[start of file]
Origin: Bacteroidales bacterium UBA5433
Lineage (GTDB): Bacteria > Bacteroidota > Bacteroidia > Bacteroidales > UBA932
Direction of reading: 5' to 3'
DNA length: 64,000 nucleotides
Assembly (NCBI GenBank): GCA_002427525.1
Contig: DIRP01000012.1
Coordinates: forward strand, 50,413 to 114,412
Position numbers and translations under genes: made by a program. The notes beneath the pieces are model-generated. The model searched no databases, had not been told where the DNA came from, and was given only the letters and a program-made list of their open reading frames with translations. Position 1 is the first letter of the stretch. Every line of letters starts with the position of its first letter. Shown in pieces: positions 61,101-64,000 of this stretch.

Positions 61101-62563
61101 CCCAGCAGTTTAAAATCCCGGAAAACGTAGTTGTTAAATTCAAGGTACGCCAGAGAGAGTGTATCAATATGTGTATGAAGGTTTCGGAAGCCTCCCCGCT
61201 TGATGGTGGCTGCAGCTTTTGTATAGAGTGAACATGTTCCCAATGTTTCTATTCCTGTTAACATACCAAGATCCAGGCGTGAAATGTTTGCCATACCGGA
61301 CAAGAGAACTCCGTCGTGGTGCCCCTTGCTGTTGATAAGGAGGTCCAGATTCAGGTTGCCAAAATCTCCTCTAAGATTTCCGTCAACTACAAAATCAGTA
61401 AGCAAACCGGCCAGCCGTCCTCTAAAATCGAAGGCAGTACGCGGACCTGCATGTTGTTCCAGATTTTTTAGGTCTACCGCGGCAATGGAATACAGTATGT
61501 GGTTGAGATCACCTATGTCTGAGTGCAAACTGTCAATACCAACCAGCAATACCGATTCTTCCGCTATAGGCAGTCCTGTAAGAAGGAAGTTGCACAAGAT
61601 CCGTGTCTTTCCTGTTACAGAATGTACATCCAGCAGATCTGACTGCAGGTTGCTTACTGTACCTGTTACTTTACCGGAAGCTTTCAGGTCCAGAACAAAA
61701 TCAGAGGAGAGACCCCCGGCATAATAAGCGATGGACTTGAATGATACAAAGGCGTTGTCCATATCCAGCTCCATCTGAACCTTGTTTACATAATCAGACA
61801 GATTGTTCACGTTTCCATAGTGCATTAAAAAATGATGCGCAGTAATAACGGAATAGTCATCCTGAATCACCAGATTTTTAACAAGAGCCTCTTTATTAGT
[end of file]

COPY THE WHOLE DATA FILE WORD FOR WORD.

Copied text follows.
Origin: Bacteroidales bacterium UBA5433
Lineage (GTDB): Bacteria > Bacteroidota > Bacteroidia > Bacteroidales > UBA932
Direction of reading: 5' to 3'
DNA length: 64,000 nucleotides
Assembly (NCBI GenBank): GCA_002427525.1
Contig: DIRP01000012.1
Coordinates: forward strand, 50,413 to 114,412
Position numbers and translations under genes: made by a program. The notes beneath the pieces are model-generated. The model searched no databases, had not been told where the DNA came from, and was given only the letters and a program-made list of their open reading frames with translations. Position 1 is the first letter of the stretch. Every line of letters starts with the position of its first letter. Shown in pieces: positions 61,101-64,000 of this stretch.

Positions 61101-62563
61101 CCCAGCAGTTTAAAATCCCGGAAAACGTAGTTGTTAAATTCAAGGTACGCCAGAGAGAGTGTATCAATATGTGTATGAAGGTTTCGGAAGCCTCCCCGCT
61201 TGATGGTGGCTGCAGCTTTTGTATAGAGTGAACATGTTCCCAATGTTTCTATTCCTGTTAACATACCAAGATCCAGGCGTGAAATGTTTGCCATACCGGA
61301 CAAGAGAACTCCGTCGTGGTGCCCCTTGCTGTTGATAAGGAGGTCCAGATTCAGGTTGCCAAAATCTCCTCTAAGATTTCCGTCAACTACAAAATCAGTA
61401 AGCAAACCGGCCAGCCGTCCTCTAAAATCGAAGGCAGTACGCGGACCTGCATGTTGTTCCAGATTTTTTAGGTCTACCGCGGCAATGGAATACAGTATGT
61501 GGTTGAGATCACCTATGTCTGAGTGCAAACTGTCAATACCAACCAGCAATACCGATTCTTCCGCTATAGGCAGTCCTGTAAGAAGGAAGTTGCACAAGAT
61601 CCGTGTCTTTCCTGTTACAGAATGTACATCCAGCAGATCTGACTGCAGGTTGCTTACTGTACCTGTTACTTTACCGGAAGCTTTCAGGTCCAGAACAAAA
61701 TCAGAGGAGAGACCCCCGGCATAATAAGCGATGGACTTGAATGATACAAAGGCGTTGTCCATATCCAGCTCCATCTGAACCTTGTTTACATAATCAGACA
61801 GATTGTTCACGTTTCCATAGTGCATTAAAAAATGATGCGCAGTAATAACGGAATAGTCATCCTGAATCACCAGATTTTTAACAAGAGCCTCTTTATTAGT